Ethereum & Solidity Smart Contracts 

In order to understand how Ethereum works, companies must first be familiar with the technology that Bitcoin runs on. This includes a fundamental understanding of the operation of distributed ledgers, mining, node operation, and the purpose of the blockchain.

Bitcoin sparked the blockchain revolution, but Ethereum took the fundamental blockchain idea and ran with it. Ethereum goes beyond distributed ledger data validation and storage. With the help of Ethereum, a wide range of transactions and advanced operations can be conducted over a complete network utilizing a variety of coins or tokens, including Bitcoin. This network makes sure that the code is executed consistently and that the outcomes are documented and verified by consensus.

The software used to power Ethereum is free and open-source and utilizes a decentralized computer network. Joining this network is optional. The network supports the Ethereum blockchain. This network also ensures that smart contracts are executed using the nodes or computers of voluntary participants.

The Ethereum Virtual Machine or EVM 

Every Ethereum node, or fully participating node in the network, contains an embedded virtual stack called the EVM that runs contract bytecode. Since the EVM is a Turing complete system, it can carry out any logical operation related to computational operations.

The EVM is one of the fundamental elements of the Ethereum protocol, enabling consensus. By executing smart contracts, whose results are entirely deterministic or guaranteed, a consensus is attained in the protocol. It is also essential to Ethereum’s economic structure. For example, Ethereum charges costs for carrying out software instructions, whereas Bitcoin compensates users for completing transactions. With Ethereum’s gas mechanism, users can use Ether, the platform’s native currency, to pre-pay for the instructions they want to run on the EVM.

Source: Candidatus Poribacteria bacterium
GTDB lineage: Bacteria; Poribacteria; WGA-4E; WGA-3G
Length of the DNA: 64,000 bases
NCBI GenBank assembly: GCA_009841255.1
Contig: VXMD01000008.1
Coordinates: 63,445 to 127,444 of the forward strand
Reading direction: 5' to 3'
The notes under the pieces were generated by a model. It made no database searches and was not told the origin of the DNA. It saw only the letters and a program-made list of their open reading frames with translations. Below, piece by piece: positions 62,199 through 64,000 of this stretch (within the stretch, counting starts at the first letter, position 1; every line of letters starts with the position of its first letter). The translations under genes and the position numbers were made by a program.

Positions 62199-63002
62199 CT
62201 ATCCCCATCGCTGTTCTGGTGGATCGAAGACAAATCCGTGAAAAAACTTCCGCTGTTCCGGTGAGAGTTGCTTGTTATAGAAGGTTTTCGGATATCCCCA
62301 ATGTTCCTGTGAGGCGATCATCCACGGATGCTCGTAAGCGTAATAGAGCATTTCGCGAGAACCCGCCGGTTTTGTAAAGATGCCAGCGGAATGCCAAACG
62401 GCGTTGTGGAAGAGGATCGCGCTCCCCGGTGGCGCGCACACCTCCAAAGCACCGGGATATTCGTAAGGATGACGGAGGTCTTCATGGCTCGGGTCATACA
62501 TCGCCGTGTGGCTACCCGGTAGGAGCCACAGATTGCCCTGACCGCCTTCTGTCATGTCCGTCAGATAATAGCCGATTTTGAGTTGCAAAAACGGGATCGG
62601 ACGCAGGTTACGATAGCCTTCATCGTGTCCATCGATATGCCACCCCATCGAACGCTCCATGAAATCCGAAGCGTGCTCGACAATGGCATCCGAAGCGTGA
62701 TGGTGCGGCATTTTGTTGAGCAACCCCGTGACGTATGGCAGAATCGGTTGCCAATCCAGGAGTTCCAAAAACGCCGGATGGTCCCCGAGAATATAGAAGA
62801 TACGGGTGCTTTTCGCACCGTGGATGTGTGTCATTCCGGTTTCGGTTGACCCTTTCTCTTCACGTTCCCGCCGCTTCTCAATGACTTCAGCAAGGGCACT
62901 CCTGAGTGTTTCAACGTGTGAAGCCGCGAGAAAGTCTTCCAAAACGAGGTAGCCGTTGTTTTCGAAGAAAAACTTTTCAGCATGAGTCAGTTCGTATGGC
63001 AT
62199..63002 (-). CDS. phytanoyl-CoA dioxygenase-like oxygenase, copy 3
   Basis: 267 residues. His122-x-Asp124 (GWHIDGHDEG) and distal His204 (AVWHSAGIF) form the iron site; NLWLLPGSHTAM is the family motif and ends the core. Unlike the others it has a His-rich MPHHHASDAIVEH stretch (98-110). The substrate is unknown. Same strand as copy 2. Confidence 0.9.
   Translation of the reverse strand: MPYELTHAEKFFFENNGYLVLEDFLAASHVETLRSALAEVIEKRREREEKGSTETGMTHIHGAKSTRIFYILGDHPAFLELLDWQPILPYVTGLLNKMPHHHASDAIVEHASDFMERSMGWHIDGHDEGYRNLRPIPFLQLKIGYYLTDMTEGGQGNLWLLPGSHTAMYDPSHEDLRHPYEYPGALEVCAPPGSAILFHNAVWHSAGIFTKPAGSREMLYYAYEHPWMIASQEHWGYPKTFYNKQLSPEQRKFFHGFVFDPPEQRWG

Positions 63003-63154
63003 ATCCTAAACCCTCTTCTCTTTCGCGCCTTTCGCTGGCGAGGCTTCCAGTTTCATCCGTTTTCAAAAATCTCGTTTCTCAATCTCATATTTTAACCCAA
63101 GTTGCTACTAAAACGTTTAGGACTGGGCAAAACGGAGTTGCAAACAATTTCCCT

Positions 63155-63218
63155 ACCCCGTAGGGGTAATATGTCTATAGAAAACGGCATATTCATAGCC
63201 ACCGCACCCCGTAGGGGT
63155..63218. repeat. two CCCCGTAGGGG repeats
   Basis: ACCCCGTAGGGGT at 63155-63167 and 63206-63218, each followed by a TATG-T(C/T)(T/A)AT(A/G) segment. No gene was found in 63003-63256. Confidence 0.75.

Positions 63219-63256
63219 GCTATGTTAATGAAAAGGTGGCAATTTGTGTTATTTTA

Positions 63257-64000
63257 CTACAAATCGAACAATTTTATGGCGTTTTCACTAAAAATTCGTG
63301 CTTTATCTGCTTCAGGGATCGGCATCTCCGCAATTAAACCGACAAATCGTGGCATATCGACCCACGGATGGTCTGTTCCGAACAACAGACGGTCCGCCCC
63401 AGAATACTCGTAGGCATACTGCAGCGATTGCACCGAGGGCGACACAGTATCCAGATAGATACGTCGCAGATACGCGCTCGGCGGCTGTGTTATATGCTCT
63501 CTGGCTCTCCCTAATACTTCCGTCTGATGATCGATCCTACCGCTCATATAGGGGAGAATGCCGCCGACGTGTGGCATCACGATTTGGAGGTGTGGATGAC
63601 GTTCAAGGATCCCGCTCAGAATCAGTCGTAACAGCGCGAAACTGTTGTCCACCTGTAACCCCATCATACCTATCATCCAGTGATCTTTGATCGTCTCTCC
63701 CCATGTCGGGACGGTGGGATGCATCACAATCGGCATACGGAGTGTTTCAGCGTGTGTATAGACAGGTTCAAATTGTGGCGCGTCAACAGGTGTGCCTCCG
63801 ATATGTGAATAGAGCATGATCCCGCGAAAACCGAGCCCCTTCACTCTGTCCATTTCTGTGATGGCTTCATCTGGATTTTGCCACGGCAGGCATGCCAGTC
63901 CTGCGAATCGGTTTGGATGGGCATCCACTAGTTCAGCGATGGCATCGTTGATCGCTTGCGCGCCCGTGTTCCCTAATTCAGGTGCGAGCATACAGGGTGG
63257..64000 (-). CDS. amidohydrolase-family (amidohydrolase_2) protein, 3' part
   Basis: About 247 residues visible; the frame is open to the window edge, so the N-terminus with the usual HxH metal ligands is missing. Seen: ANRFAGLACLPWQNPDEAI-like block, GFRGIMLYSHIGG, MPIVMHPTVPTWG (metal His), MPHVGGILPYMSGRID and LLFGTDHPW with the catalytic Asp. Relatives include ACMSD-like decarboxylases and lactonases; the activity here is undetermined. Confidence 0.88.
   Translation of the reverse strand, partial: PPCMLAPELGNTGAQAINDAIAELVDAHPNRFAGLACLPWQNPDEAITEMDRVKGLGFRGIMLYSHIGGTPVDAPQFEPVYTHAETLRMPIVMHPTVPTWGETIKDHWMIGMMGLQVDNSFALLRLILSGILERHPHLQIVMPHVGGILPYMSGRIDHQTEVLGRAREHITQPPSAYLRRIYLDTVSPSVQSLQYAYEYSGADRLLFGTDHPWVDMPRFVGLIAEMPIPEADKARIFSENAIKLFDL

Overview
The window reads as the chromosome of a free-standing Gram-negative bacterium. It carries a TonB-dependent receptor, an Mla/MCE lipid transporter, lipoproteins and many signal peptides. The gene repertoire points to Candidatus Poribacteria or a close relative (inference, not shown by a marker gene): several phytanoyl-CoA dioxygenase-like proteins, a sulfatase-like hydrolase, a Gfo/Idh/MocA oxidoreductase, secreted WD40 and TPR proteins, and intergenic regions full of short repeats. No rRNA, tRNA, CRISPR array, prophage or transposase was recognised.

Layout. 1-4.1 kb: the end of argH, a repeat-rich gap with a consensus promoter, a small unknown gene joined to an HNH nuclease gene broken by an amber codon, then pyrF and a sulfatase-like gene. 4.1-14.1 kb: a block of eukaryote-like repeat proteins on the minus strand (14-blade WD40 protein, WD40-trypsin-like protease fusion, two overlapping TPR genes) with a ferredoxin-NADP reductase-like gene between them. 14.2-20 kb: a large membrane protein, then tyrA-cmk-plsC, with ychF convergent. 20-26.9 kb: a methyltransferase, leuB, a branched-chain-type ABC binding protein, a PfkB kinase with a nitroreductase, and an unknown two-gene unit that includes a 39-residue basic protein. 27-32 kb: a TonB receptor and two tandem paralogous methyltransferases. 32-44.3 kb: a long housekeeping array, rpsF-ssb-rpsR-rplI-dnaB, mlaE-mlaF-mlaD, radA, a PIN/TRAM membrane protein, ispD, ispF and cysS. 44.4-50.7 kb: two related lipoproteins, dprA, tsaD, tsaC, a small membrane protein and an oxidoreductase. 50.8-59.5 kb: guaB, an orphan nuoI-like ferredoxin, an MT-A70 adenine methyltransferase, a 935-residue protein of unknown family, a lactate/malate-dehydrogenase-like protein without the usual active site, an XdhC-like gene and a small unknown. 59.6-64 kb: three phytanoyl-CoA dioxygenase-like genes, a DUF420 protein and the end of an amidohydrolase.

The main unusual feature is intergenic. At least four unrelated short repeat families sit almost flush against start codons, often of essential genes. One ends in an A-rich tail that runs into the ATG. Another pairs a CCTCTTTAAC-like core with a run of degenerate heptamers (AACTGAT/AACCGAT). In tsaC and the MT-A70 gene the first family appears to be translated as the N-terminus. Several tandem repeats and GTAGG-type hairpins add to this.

EVMs are rather flexible in that they may be implemented in several different languages, including JavaScript, C++, Ruby, Python, and more. Therefore, understanding Solidity’s relationship to the EVM is necessary to respond to the question, “What is Solidity?”

What Solidity Does For Ethereum 

Solidity is a high-level programming language that can communicate with humans by utilizing letters and numbers rather than binary code to express commands. Early Turing computers, which relied on inputs of ones and zeros. Solidity eliminates this complexity and humanizes the input process with more amiable code that is reminiscent of JavaScript in many aspects.

Instructions from Solidity smart contracts are translated into bytecode for the EVM. As previously established, the EVM instances that run on the Ethereum network’s nodes enable them to concur on the execution of a certain set of instructions.

Now that we know about Solidity, let us look into what smart contract testing is. We’ll also talk about the different types of smart contract testing, and why it is important for blockchain companies.

What is Smart Contract Testing?